Description: In an essay titled ‘The Exiled Tongue’ (2002), Nobel Prize winner Imre Kertész develops a genealogy of Holocaust and émigré writing, in which the German language plays an important, albeit contradictory, role. While the German language signified intellectual independence and freedom of self-definition (against one’s roots) for Kertész before the Holocaust, he notes (based on his engagement with fellow writer Jean Améry) that writing in German created severe difficulties in the post-war era. Using the examples of Hilde Spiel and Friedrich Torberg, this article explores this notion and asks how the loss of language experienced by Holocaust survivors impacted on these two Austrian-Jewish writers. The article argues that, while the works of Spiel and Torberg are haunted by the Shoah, the two writers do not write in the post-Auschwitz language that Kertész delineates in his essays, but are instead shaped by the exile experience of both writers. At the same time though, Kertész’ concept seems to be haunted by exile, as his reception of Jean Améry’s works, which form the basis of his linguistic genealogies, shows an inability to integrate the experience of exile.
    Keywords: Friedrich Torberg ; Hilde Spiel ; Jean Améry ; Imre Kertész ; Exile Literature ; Post-War Era ; Auschwitz ; Holocaust Literature
    E-ISSN: 2077-1444
    Library Location Call Number Volume/Issue/Year Availability
    BibTip Others were also interested in ...
  • 6
    Language: English
    In: The American Naturalist, 01 July 2017, Vol.190(1), pp.131-143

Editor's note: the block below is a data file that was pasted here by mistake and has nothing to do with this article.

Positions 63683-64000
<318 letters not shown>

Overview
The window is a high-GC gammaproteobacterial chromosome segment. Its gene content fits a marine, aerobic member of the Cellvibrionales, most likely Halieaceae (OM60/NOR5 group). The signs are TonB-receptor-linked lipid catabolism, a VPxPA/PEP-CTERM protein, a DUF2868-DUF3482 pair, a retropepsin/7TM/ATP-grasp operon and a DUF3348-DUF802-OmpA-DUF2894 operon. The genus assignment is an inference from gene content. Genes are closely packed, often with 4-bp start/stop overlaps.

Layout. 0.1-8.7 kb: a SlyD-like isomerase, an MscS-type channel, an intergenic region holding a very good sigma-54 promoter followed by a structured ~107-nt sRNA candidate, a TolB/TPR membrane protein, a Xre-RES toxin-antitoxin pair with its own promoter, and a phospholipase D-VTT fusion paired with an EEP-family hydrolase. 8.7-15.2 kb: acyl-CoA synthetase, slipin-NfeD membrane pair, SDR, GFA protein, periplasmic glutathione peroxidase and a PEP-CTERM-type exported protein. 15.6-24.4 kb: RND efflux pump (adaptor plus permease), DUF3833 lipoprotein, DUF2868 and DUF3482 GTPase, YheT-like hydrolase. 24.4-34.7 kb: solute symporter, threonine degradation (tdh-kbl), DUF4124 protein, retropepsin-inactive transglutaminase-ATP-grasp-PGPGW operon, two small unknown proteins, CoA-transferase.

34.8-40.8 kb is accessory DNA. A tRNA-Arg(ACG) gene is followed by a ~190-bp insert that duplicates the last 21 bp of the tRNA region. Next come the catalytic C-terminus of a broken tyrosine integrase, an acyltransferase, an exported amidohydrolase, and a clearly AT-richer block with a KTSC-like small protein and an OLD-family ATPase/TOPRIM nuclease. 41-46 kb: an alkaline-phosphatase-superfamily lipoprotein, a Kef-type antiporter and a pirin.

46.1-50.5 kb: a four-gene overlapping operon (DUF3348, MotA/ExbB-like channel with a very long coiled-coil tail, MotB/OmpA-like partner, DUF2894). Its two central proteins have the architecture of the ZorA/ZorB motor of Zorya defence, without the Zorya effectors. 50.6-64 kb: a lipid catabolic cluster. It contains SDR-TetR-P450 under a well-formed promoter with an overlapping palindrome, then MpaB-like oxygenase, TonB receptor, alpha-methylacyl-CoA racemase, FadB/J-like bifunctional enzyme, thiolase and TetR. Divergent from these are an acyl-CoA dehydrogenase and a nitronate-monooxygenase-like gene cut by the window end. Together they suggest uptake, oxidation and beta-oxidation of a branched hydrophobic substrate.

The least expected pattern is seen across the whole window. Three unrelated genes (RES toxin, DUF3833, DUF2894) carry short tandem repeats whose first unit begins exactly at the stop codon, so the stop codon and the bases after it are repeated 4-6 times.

Description: Living organisms are constrained by both resource quantity and quality. Ecological stoichiometry offers important insights into how the elemental composition of resources affects their consumers. If resource quality decreases, consumers can respond by shifting their body stoichiometry, avoiding low-quality resources, or up-regulating feeding rates to maintain the supply of required elements while excreting excess carbon (i.e., compensatory feeding). We analyzed multitrophic consumer body stoichiometry, biomass, and feeding rates along a resource-quality gradient in the litter of tropical forest and rubber and oil-palm plantations. Specifically, we calculated macroinvertebrate feeding rates based on consumer metabolic demand and assimilation efficiency. Using linear mixed effects models, we assessed resource-quality effects on macroinvertebrate detritivore and predator communities. We did not detect shifts in consumer body stoichiometry or decreases in consumer biomass in response to declining resource quality, as indicated by increasing carbon-to-nitrogen ratios. However, across trophic levels, we found a strong indication of decreasing resource quality leading to increased consumer feeding rates through altered assimilation efficiency and community body size structure. Our study reveals the influence of resource quality on multitrophic consumer feeding rates and suggests compensatory feeding to be more common across consumer trophic levels than was formerly known.